The temperature in the battle over the future of CBS and Viacom dropped a few degrees on Thursday after Wednesday’s flare-ups.
Viacom is awaiting a response from CBS to the acquisition counteroffer that Viacom submitted last week. CBS executives and bankers were said to be huddling Wednesday and Thursday to hammer out a new offer. Details are still sketchy but it’s believed that CBS will raise the valuation of Viacom up from its opening March 30 offer, which came in around $12 billion, a touch below Viacom’s market cap as it stood on that day. Viacom’s counteroffer sought a higher stock-swap ratio that would add nearly $3 billion to its valuation.
CBS is not expected to budge on the issue of keeping CBS chairman-CEO Leslie Moonves’ current top executive team intact. CBS envisions the combined company as being led by Moonves and with Joe Ianniello (currently COO of CBS) as president and COO. Viacom has pushed for its CEO, Bob Bakish, to be No. 2 at the combined company under Moonves. It’s unclear if there has been any back-channel effort to finding a third way around the management issue, which appears to be the biggest impediment to reaching an agreement.
Meanwhile, speculation about the prospect of Moonves being forced out by CBS and Viacom controlling shareholder Shari Redstone if a deal can’t be reached continues to hang heavy over the process. Observers of the corporate drama got out their calculators to determine the size of the massive severance package that the longtime CBS leader would receive if he leaves before his contract expires in mid-2021.
Bloomberg put the value of Moonves’ parachute at $187 million. The financial news org tackled the hard math of calculating the value of various stock awards, grants and options Moonves has collected over his 23 years at CBS, plus his contractually guaranteed bonuses, lump-sum payouts and other perks. Moonves’ haul could go as high as $280 million depending on the performance of CBS stock during the next few years.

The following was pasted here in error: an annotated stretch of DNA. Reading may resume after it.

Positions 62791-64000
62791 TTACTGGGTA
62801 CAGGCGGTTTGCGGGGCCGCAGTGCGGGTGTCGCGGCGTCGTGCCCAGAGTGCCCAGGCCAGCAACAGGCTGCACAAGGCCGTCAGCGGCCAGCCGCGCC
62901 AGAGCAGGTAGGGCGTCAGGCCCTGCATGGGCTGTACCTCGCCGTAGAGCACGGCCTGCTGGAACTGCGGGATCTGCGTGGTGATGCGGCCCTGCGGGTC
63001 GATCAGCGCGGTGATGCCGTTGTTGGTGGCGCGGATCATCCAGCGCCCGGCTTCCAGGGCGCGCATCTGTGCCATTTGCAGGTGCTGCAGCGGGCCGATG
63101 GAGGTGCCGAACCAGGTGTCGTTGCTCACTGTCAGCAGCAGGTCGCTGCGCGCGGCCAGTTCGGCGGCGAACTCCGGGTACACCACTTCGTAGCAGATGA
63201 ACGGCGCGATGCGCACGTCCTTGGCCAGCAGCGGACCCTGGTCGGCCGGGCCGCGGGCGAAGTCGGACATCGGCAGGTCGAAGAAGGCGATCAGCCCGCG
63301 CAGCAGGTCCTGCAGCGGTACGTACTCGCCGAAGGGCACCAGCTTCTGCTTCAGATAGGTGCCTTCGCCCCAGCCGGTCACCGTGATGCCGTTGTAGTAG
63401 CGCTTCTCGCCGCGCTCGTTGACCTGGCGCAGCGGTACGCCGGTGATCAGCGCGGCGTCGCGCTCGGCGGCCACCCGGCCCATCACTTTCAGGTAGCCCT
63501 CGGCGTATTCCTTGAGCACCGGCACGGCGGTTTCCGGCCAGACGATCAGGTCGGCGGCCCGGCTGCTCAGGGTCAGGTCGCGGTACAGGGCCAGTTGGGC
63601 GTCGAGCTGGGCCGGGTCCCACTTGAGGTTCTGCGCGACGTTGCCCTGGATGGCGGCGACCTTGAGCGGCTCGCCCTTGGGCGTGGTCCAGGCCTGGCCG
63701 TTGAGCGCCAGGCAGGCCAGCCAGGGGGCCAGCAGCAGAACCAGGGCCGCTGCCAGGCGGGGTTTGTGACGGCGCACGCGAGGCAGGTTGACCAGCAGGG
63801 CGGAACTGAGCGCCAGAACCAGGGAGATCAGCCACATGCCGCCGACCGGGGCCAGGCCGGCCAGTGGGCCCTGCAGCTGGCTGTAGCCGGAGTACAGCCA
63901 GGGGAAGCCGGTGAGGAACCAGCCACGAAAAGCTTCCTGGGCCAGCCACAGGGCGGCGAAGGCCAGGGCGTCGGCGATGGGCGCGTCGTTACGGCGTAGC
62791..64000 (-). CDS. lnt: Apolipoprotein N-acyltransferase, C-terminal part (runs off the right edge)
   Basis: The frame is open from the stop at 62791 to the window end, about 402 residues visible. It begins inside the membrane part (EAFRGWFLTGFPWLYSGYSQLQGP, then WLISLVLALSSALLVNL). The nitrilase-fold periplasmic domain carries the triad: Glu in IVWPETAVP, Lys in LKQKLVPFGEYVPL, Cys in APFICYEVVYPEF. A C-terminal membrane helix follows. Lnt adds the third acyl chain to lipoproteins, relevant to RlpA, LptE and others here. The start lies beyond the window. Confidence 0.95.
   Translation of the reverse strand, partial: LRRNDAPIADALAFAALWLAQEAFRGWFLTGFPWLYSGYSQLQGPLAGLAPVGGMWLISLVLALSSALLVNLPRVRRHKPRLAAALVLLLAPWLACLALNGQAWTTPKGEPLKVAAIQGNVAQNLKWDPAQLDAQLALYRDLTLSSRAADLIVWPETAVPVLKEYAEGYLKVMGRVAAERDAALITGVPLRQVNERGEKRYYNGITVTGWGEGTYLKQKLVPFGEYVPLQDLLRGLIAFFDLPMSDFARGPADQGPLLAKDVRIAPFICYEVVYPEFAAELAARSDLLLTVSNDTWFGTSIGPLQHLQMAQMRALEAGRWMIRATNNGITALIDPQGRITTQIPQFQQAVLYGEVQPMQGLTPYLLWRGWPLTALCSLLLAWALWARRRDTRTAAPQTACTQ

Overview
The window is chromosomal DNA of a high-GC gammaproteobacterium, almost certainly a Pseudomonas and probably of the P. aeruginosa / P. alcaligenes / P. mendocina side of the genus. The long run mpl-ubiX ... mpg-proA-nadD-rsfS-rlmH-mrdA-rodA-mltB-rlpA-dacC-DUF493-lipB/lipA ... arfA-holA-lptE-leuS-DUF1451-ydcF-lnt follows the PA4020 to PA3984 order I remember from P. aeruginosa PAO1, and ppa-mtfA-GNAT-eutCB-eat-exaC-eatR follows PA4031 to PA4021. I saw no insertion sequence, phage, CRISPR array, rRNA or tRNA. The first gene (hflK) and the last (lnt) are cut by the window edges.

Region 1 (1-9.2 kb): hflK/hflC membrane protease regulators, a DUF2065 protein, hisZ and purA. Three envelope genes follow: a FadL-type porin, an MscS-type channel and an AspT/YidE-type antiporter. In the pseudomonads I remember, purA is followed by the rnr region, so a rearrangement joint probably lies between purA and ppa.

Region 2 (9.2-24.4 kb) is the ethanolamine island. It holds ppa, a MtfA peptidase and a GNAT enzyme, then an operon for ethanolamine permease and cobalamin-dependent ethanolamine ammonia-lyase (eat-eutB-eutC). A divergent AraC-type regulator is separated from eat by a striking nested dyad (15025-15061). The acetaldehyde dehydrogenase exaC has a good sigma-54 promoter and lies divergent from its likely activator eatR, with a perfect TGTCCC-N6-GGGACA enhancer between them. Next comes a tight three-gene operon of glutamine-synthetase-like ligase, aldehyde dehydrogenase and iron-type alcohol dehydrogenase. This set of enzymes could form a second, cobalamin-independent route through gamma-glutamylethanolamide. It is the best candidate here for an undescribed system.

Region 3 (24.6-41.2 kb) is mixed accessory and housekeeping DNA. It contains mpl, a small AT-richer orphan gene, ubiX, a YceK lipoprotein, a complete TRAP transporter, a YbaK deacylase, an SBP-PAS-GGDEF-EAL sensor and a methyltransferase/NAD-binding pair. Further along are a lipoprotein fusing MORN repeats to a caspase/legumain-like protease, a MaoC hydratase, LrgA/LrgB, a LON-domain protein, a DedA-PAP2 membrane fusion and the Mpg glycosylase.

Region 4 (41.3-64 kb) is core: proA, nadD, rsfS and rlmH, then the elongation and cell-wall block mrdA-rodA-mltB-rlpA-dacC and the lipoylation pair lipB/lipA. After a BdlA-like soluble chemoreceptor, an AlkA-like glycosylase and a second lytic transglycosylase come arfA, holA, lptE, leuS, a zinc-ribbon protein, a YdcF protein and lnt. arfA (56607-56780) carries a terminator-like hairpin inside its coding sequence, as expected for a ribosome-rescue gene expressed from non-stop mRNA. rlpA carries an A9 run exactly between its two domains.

Moonves’ high annual salary and severance deal and could become a big point of contention if Redstone opts to use her voting power to replace members of CBS’ board of directors if that board does not find a path to a deal. At the same time, such a move would invite criticism and shareholder lawsuits against Redstone under the rationale that she would be replacing directors who disagreed with her desire to recombine CBS and Viacom, and that the loss of Moonves would hurt CBS’ overall value in the short term.
CBS shares were down nearly 2% at the close of trading Thursday to $50.06. Viacom shares rose one cent to close at $30.52. CBS shares are down 15% for the year to date amid investor jitters about the health of the traditional media sector overall and concerns about the impact of a CBS-Viacom reunion. Viacom shares are down about 1% for the year to date.
Reps for CBS and Viacom declined to comment.